GSA changes plans, will keep service schedules open after all

Thursday - 8/28/2014, 4:17am EDT

Listen to Jason Miller's interview with Tiffany Hixson.

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This story was updated at 4:09 p.m. on August 28 with new information from GSA.

The General Services Administration has figured out a way not to have to temporarily close down its services schedules to new offerors after all.

After Federal News Radio reported the Federal Acquisition Service's plans to suspend the services schedules to new vendors while it put the pieces in place to give the program a facelift, Tiffany Hixson, FAS's professional services category executive, said her team has now figured out a way to run both the current schedules and the new consolidated schedule at the same time.

"Since the last time we talked, my team really has been looking at the challenge of closing the schedules even for a short period of time. Industry had quite a few concerns with that part of our acquisition strategy," Hixson said in a follow-up interview Thursday. "So what we decided to do is open the new professional services schedule at the same time that we are going to be transitioning our existing schedules to our new contract environment. So instead of working our process in serial fashion, we are going to be doing that in parallel fashion and that takes care of the problem. So we do not have to close the schedules, which is a big win for us and also for industry."

She added, initially, FAS thought it would have some internal system challenges that would have required the suspension of the professional services schedules to new offerors, but in the end, they solved those potential problems.

Hixson said when the consolidated schedule is ready in March, all new vendors will apply for a spot on it instead of the current set of professional services contracts.

"Once we've worked with industry over the next six months to get their feedback on the number of schedules we need to have, we are optimally looking to have one services schedule, but may end up with two or three," she said. "Once we work through that with industry, we will be able to open the new solicitation based on what that acquisition strategy looks like."

Currently, there are 3,500 schedule holders and agencies spent about $11 billion on these seven schedules in 2013, with MOBIS and the financial service schedule leading the way.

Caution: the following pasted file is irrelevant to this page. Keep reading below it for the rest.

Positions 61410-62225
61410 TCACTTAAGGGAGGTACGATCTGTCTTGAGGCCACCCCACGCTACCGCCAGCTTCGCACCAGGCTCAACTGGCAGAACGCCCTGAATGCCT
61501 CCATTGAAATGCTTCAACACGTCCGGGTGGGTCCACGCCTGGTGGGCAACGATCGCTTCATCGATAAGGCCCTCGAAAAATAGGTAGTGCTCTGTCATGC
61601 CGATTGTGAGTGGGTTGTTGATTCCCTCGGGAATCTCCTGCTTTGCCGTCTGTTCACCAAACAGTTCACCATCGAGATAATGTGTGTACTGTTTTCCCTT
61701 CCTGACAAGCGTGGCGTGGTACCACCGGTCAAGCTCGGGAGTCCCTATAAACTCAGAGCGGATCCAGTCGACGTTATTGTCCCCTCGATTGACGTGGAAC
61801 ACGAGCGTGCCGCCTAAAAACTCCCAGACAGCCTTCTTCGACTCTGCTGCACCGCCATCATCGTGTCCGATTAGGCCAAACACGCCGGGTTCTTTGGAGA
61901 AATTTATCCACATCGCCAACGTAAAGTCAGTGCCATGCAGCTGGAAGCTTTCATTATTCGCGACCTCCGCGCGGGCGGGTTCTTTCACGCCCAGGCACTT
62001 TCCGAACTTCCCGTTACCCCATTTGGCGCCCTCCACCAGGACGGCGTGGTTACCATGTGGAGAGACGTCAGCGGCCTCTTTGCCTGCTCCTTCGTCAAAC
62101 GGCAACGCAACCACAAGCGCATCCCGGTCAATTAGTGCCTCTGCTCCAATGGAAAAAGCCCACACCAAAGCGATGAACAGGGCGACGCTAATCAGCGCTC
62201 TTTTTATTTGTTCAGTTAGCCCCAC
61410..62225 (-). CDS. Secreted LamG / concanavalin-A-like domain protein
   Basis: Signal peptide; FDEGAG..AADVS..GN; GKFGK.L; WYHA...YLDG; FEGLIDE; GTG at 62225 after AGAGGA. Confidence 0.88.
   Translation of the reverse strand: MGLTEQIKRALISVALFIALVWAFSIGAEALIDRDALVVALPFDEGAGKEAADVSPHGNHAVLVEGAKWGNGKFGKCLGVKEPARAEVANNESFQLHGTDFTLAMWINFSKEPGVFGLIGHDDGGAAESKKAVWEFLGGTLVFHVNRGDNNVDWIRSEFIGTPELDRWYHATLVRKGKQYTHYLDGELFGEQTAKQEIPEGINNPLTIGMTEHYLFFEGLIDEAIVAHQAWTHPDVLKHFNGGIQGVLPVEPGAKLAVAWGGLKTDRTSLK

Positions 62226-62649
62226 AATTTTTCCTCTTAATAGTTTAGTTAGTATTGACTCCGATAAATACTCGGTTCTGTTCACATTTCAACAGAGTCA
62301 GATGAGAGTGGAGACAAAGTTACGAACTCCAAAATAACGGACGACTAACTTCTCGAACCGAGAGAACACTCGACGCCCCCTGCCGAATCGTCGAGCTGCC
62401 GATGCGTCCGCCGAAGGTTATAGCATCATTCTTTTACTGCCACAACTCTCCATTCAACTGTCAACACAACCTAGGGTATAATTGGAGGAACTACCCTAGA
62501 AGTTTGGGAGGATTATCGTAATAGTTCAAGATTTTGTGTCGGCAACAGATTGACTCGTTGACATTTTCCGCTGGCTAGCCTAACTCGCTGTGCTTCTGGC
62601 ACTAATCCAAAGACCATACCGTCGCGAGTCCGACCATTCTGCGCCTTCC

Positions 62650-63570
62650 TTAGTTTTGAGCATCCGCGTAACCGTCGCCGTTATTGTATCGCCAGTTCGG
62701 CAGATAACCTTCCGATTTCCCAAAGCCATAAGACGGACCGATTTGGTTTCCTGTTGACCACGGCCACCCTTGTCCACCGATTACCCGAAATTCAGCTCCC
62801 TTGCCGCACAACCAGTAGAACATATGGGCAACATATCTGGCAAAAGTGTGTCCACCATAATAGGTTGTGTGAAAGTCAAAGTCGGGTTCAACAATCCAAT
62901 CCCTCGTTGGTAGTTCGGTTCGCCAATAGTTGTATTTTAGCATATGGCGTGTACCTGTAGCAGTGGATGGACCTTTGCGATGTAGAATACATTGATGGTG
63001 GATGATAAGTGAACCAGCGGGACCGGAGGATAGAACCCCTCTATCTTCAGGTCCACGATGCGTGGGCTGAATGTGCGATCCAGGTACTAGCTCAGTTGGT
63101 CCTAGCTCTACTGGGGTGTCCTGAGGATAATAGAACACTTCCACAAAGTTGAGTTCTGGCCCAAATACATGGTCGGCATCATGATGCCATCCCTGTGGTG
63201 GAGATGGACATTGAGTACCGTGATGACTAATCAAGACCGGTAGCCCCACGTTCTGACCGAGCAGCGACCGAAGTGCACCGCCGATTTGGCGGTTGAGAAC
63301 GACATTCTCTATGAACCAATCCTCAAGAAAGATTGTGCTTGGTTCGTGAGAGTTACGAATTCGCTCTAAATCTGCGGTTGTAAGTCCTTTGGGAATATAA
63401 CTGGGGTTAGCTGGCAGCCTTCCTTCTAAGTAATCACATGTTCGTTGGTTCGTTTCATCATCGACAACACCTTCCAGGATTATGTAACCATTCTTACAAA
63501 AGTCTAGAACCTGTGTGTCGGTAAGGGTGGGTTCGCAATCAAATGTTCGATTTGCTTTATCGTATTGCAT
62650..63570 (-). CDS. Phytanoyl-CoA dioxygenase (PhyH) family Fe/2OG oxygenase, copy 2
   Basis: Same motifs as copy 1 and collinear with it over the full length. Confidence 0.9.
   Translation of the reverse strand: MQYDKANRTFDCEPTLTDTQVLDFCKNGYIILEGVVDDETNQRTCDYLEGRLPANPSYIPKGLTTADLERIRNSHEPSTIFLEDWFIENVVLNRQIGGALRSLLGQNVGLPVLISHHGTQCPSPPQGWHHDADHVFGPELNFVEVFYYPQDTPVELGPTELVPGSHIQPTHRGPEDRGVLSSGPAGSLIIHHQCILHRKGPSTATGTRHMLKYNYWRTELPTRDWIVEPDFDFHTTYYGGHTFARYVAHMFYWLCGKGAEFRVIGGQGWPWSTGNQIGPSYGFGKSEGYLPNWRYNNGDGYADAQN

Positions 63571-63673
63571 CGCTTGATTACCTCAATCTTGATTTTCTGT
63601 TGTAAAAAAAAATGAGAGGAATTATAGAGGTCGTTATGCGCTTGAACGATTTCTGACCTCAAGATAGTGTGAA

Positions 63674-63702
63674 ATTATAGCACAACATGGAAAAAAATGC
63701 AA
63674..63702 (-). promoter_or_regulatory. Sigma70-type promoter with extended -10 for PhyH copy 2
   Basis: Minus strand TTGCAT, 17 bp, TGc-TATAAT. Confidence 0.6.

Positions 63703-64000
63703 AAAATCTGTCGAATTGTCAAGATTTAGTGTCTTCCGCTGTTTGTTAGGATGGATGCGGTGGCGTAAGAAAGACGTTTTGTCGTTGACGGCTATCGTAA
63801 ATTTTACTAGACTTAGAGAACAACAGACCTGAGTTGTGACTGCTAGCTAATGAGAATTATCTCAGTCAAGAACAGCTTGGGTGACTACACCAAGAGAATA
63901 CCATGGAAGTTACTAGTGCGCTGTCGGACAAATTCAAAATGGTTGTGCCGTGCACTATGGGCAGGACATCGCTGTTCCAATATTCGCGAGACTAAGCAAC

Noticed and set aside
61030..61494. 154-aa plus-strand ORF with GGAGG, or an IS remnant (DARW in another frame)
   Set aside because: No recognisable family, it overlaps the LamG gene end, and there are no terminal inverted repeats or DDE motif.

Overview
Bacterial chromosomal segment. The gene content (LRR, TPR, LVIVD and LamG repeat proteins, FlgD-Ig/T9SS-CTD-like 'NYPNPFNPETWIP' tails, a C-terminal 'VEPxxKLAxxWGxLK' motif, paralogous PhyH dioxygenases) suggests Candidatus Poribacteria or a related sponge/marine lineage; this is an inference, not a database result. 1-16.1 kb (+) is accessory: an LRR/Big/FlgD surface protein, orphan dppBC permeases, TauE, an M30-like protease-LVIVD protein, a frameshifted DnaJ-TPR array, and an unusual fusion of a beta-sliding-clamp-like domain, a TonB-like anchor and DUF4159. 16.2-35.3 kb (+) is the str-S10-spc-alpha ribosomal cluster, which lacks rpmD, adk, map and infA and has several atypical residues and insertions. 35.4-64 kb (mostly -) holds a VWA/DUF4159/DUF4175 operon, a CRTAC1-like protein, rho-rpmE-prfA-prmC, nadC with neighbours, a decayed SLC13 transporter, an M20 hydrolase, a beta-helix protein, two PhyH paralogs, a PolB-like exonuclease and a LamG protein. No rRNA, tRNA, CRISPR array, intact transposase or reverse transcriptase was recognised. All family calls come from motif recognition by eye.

"We've got a team of folks working through when the expirations are happening for the existing schedule contracts, how do we consolidate those in a time-phased approach so we are not setting ourselves up for a huge administrative burden when it comes time to exercise options or award new contracts?" she said. "Getting new 20-year contracts in place is going to be a benefit for both industry and us. The trick there is we don't want everything to expire at the same time where we will have a bow wave of 2,500 contracts we will have to renew all at the same time."

Hixson also is leading the services section of FAS' category management and hallways initiatives. FAS Commissioner Tom Sharpe revealed more details Aug. 21 on the four ways he wants to improve how the organization delivers services and value.

Hixson said the services hallway will help GSA align our professional services offerings instead of having multiple centers manage multiple parts of the functional category.

"We hope we will be able to drive consistency across all of our professional services offerings by making the organizational change," she said.

To reach that consistency, GSA has been putting the pieces in place over the last two years, starting with the OASIS contracts for professional services. GSA awarded 23 firms a spot on the OASIS small businesses and 74 vendors a spot on the OASIS unrestricted multiple award contracts for complex professional services earlier this year. The One Acquisition Solution for Integrated Services (OASIS) could be worth more than $10 billion over the 10-year life of the contract.

Along with OASIS and the consolidated schedule, Hixson said GSA is considering whether there is a need for a logistics multiple award contract similar to OASIS.

Piloting data analysis services

Another area is supporting customer agencies with data analytics. In fact, Hixson said her office is running a pilot with the Transportation Department to analyze its professional services spending and where GSA contracts could benefit them.

"We have been testing some new data visualization software here in FAS, and we are really starting to see buying trends and spend in a very different way," she said. "It's much easier than what we've done traditionally which was you download a bunch of data from Federal Procurement Data System and try to see where you are spending dollars with what contractors, in what locations, how many contracts do you have with a given vendor, what do those prices look like and what exactly are we buying from those contractors."